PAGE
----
In one embodiment, the error detection circuit is operable to detect an error in an output signal of an associated processing circuit element of the integrated circuit. This enables effective correlation between the processing stage and the occurrence of an error. In alternative arrangements a detection circuit may be shared between a number of processing stages.
In one embodiment the integrated circuit has an error detection circuit having a metastability window that is mutually exclusive with a setup window of the associated processing circuit element (e.g. main flip-flop). This enables detection of an error in operation even when the input data transitions in the setup window of the main flip-flop. Arranging the metastability window of the error detection circuit such that it is non-overlapping with the setup window of the main latch associated with the processing stage obviates the need to provide a power-hungry metastability detection circuit and enables sensing of transitions in the data signal both during the set up window of the main latch of the processing stage and during the hold window of the clock signal that is the positive phase of the clock signal.
It will be appreciated that the integrated circuit could be a non-pipelined integrated circuit, but in one embodiment the integrated circuit is a pipelined integrated circuit comprising a plurality of serially connected processing stages.
Although the particular processing circuit element with which an error detection circuit is associated could be any circuit element capable of storing the processing value, for example a latching sense-amp, in one embodiment the processing circuit element is a latch for passing data between consecutive ones of a plurality of pipeline stages. A latch is a simple circuit element and association of an error detection circuit with a latch provides for efficient error-detection that is easy to implement.
In one embodiment the error detection circuit comprises at least one error delay element arranged to delay an input digital signal to enable detection of a transition occurring during a set-up time of the processing circuit element. This avoids the possibility of an error in operation being missed when a data transition occurs during the set-up time of the main processing circuit element, since in such a case the logic state of that processing element would otherwise be unresolved. Delaying the digital signal has the effect of aligning the data transition for the input to the error detection circuit such that the sampling window of the error detection circuit overlaps the setup window of the main processing element causing signal transitions in the setup window of the main processing element to be reliably detected as errors in the error detection circuit.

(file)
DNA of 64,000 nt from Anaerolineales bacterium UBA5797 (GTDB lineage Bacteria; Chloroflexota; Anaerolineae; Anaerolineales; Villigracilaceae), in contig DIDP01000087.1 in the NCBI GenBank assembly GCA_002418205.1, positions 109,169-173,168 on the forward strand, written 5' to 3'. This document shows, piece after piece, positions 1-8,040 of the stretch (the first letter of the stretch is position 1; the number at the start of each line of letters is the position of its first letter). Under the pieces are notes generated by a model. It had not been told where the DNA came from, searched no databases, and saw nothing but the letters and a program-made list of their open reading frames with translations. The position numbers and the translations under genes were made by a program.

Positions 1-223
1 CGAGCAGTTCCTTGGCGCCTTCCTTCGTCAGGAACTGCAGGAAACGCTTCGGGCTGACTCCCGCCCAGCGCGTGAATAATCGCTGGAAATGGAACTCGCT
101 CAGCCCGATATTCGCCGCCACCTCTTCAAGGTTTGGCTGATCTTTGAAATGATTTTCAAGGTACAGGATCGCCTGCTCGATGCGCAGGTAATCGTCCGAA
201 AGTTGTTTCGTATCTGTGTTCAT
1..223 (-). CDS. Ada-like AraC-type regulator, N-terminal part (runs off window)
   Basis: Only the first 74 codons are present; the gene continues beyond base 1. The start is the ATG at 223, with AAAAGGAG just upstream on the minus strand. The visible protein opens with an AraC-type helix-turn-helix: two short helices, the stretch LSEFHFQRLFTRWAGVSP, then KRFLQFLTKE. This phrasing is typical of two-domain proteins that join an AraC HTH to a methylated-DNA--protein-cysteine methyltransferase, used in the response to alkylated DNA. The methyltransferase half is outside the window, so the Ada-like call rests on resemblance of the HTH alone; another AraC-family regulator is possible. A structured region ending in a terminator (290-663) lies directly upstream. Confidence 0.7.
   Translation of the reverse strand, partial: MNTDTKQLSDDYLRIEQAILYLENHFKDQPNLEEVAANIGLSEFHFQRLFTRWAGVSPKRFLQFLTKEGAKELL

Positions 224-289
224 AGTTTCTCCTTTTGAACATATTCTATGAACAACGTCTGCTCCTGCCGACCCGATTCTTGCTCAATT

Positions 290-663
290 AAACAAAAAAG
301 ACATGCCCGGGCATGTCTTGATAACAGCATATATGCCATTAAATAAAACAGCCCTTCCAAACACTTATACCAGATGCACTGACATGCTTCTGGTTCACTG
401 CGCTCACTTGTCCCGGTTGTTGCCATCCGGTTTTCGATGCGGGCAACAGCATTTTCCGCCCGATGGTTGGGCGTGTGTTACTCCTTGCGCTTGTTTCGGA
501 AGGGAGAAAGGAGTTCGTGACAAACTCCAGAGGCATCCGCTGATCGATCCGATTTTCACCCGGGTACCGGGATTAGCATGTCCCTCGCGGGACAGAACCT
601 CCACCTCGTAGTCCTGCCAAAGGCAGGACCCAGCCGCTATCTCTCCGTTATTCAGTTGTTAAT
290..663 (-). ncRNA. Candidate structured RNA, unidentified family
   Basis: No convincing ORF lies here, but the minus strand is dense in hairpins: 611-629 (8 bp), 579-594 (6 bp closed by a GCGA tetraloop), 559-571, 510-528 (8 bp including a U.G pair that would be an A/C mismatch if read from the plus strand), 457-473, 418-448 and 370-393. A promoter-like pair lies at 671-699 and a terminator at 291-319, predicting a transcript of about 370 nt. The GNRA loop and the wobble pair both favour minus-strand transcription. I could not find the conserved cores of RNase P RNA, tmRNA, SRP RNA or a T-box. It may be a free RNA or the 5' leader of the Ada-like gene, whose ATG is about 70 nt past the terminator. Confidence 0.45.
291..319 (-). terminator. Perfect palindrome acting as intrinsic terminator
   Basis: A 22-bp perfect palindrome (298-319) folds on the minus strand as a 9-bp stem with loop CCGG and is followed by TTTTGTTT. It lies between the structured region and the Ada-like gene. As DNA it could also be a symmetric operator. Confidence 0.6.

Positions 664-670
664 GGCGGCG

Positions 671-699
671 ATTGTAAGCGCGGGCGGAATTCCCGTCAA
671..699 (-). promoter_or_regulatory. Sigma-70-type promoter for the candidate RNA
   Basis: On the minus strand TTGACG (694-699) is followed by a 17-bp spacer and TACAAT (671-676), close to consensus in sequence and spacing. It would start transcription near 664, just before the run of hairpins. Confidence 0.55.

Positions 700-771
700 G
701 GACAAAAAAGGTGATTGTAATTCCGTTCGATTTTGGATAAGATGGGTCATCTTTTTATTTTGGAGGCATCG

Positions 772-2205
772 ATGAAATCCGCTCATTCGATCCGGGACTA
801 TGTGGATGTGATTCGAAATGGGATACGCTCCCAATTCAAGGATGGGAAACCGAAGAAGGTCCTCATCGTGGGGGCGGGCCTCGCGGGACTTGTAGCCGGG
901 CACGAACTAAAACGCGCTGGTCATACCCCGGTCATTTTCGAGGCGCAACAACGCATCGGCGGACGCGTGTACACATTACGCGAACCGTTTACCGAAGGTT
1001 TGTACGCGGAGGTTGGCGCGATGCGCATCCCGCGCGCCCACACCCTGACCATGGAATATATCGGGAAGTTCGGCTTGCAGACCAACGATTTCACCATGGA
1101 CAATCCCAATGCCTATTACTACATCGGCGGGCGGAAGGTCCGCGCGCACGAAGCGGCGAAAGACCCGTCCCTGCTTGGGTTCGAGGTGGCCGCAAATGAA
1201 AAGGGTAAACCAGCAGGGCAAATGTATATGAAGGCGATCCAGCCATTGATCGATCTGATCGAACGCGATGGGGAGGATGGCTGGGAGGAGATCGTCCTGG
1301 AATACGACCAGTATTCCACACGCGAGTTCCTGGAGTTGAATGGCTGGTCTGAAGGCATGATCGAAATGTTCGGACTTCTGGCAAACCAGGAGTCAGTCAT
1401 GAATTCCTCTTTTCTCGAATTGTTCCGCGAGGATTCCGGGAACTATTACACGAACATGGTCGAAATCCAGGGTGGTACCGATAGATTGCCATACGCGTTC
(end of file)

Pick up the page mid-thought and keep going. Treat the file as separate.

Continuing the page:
It will be appreciated that the error detection circuit could take many different forms but in one embodiment the error detection circuit comprises at least one of a zero-to-one transition detector and a one-to-zero transition detector. These transition detectors could be distinct detectors or could be a single circuit operable to detect transitions of both orientations.
Although the integrated circuit could recover from errors in operation by flushing the pipeline of erroneous values and restoring a previous state directly from the reusable state store, in one embodiment the error recovery circuit comprises at least one stability pipeline stage operable to enable a verification of output values of the plurality of pipeline stages in the pipelined integrated circuit prior to commitment of those output values as stored state variables of the integrated circuit. The stability pipeline stages allow sufficient time to determine whether an error has occurred in the production of output values of the pipeline states and this reduces the likelihood that committed state variables will be corrupted.